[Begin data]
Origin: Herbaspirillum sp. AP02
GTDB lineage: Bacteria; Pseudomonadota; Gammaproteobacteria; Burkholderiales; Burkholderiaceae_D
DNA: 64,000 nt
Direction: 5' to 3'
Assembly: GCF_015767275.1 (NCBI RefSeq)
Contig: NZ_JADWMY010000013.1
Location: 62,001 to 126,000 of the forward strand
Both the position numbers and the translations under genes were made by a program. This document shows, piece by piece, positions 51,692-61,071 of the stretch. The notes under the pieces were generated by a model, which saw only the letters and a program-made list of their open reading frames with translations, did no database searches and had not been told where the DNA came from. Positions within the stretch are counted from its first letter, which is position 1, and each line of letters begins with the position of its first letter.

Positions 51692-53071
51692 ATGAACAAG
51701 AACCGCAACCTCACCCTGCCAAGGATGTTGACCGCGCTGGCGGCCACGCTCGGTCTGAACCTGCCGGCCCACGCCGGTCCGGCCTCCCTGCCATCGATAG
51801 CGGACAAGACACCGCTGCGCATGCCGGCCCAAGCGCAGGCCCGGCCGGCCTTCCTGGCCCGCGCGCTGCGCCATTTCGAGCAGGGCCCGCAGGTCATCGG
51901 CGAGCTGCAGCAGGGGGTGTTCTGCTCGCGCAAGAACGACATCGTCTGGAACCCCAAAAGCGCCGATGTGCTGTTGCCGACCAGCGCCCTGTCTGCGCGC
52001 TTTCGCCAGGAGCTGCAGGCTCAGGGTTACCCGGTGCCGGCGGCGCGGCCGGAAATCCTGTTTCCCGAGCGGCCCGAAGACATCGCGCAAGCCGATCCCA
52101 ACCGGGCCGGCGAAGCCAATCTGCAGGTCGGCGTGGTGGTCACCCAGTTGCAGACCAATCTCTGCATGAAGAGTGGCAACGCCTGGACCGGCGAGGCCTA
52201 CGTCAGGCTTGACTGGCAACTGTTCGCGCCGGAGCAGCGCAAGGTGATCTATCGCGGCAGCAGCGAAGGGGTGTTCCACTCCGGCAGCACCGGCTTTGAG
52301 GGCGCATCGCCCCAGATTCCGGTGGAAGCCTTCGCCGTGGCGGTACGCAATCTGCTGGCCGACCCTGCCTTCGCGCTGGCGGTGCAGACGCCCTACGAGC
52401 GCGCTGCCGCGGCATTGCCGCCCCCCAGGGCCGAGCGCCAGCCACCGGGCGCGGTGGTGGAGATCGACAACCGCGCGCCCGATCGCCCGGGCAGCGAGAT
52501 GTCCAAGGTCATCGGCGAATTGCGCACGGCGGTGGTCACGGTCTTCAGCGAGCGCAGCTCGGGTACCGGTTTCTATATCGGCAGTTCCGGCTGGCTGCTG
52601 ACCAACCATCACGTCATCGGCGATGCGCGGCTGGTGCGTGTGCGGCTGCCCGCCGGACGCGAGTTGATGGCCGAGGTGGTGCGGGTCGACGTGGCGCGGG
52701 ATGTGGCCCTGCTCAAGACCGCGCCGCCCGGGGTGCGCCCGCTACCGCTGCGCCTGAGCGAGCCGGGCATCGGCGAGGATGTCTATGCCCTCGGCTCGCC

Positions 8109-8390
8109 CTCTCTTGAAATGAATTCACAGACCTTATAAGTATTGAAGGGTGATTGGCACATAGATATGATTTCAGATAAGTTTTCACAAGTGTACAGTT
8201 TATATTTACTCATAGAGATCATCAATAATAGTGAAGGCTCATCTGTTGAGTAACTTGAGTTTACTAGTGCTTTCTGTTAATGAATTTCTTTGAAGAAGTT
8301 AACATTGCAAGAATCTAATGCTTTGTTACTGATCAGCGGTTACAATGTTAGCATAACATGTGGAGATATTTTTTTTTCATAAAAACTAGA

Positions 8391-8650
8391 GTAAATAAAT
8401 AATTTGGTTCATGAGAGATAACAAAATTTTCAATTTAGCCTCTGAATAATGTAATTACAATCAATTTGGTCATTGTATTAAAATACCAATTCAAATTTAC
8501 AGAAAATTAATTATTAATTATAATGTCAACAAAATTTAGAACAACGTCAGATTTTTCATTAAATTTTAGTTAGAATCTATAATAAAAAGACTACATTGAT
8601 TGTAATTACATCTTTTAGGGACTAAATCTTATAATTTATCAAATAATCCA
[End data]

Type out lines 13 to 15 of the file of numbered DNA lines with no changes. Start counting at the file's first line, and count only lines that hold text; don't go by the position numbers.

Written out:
51901 CGAGCTGCAGCAGGGGGTGTTCTGCTCGCGCAAGAACGACATCGTCTGGAACCCCAAAAGCGCCGATGTGCTGTTGCCGACCAGCGCCCTGTCTGCGCGC
52001 TTTCGCCAGGAGCTGCAGGCTCAGGGTTACCCGGTGCCGGCGGCGCGGCCGGAAATCCTGTTTCCCGAGCGGCCCGAAGACATCGCGCAAGCCGATCCCA
52101 ACCGGGCCGGCGAAGCCAATCTGCAGGTCGGCGTGGTGGTCACCCAGTTGCAGACCAATCTCTGCATGAAGAGTGGCAACGCCTGGACCGGCGAGGCCTA